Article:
ORIGINAL ARTICLE

 

Atherosclerosis subclinical and inflammatory markers in obese and nonobese children and adolescents

 

 

Larissa R. SilvaI, II, III; Joice M. F. StefanelloI, II, III; Juliana PizziII, IV; Luciana S. TimossiI, II, III; Neiva LeiteI, II, III

IDepartment of Physical Education, Federal University of Paraná
IIQuality of Life Center (NQV) of the Department of Physical Education, Federal University of Paraná
IIICuritiba, Paraná, Brazil
IVFrancisco Beltrão, Paraná , Brazil

Correspondence to

 

 


ABSTRACT

We conducted a systematic review of intima-media thickness(IMT) and inflammatory markers, compared IMT and identified by meta-analysis related to EMI and inflammatory variables in obese and non-obese children and adolescents. We searched for articles in databases Pubmed, Bireme and Science Direct, during years 2000 and 2010, with the following key words in English: "obesity", "adolescents", "atherosclerosis" and "child ", They were used in two combinations: obesity + adolescents + atherosclerosis + child + obesity and atherosclerosis. We used meta-analysis to compare IMT between obese and non-obese patients. We carefully selected 16 articles for final analysis. There were differences in the thickness of IMT between obese and non-obese patients in 12 studies, confirmed by meta-analysis. Obese patients had concentrations of C-reactive protein higher in 13 articles analyzed (p < 0.05) and lower adiponectin levels in 4 (p < 0.05). In general, obese men had lower concentrations of adiponectin and higher values of IMT and C-reactive protein than non-obese men, showing the relationship between obesity and early inflammatory process. We concluded that there is a relationship of obesity with increased IMT and changes in concentrations of inflammatory markers in this phase.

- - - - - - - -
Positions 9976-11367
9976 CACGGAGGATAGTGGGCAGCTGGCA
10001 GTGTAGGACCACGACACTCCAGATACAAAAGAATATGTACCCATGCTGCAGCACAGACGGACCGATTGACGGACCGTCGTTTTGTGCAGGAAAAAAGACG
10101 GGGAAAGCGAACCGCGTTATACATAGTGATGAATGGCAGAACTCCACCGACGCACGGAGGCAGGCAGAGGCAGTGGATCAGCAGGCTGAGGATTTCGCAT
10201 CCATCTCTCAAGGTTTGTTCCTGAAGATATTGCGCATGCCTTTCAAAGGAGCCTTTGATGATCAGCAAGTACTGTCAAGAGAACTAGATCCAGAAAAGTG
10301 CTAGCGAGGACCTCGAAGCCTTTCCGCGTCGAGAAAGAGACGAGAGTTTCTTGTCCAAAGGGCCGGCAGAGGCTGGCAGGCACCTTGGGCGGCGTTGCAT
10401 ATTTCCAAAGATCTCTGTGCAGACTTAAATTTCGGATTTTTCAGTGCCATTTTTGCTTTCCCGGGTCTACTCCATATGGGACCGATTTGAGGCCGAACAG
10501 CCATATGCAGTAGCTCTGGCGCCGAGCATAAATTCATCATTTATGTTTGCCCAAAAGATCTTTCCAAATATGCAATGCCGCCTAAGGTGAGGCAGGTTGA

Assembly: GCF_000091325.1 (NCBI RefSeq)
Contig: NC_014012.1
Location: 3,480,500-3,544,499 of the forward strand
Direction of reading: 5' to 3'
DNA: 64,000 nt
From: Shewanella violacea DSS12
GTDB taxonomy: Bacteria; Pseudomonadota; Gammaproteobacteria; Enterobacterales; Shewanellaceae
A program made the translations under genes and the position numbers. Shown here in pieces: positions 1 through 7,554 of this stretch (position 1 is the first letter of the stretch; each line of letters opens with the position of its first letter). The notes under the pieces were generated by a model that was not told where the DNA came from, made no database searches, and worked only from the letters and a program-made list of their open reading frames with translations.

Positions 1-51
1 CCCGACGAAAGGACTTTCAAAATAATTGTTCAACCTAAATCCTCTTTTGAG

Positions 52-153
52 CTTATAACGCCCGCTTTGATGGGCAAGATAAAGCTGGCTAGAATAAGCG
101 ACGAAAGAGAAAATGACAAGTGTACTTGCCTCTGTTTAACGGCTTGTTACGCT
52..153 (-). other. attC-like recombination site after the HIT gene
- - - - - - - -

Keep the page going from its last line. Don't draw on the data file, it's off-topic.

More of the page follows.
Keywords: Atherosclerosis. Obesity. Ultrasonography. Child. C-reactive protein. Adiponectin. Meta-analysis.


 

 

Introduction

Cardiovascular diseases remain the leading cause of death in industrialized countries, in that coronary artery disease (CAD) is the most frequent1. The development of CAD is related to obesity, hypertension and dyslipidemia, which are problems strengthened by unsuitable eating habits and sedentarism2. With regard to obesity, its maintenance for a long period is associated with the emergence of inflammatory markers, changes in the metabolic profile and lack of physical activity3, and it is a risk factor that has increased substantially among the general population. The concern with obesity in childhood and adolescence has been highlighted in many studies, showing that the development of coronary atherosclerosis in young adults4 takes place early, and is accelerated by the presence of obesity in childhood5-7.

The atherosclerotic process has several inflammatory markers in augmented concentrations, and it is more evident in obese and dyslipidemic individuals8-10. Although the relationship between fat mass and vascular function is still little understood6, obesity, as an independent factor, shows decreased vasodilation response, even when there is need for increased blood flow6. What has been observed is that obese individuals have a higher frequency of systemic blood hypertension6, metabolic syndrome7, dyslipidemia11 and other cardiovascular risk factors that contribute to alterations on the endothelial wall.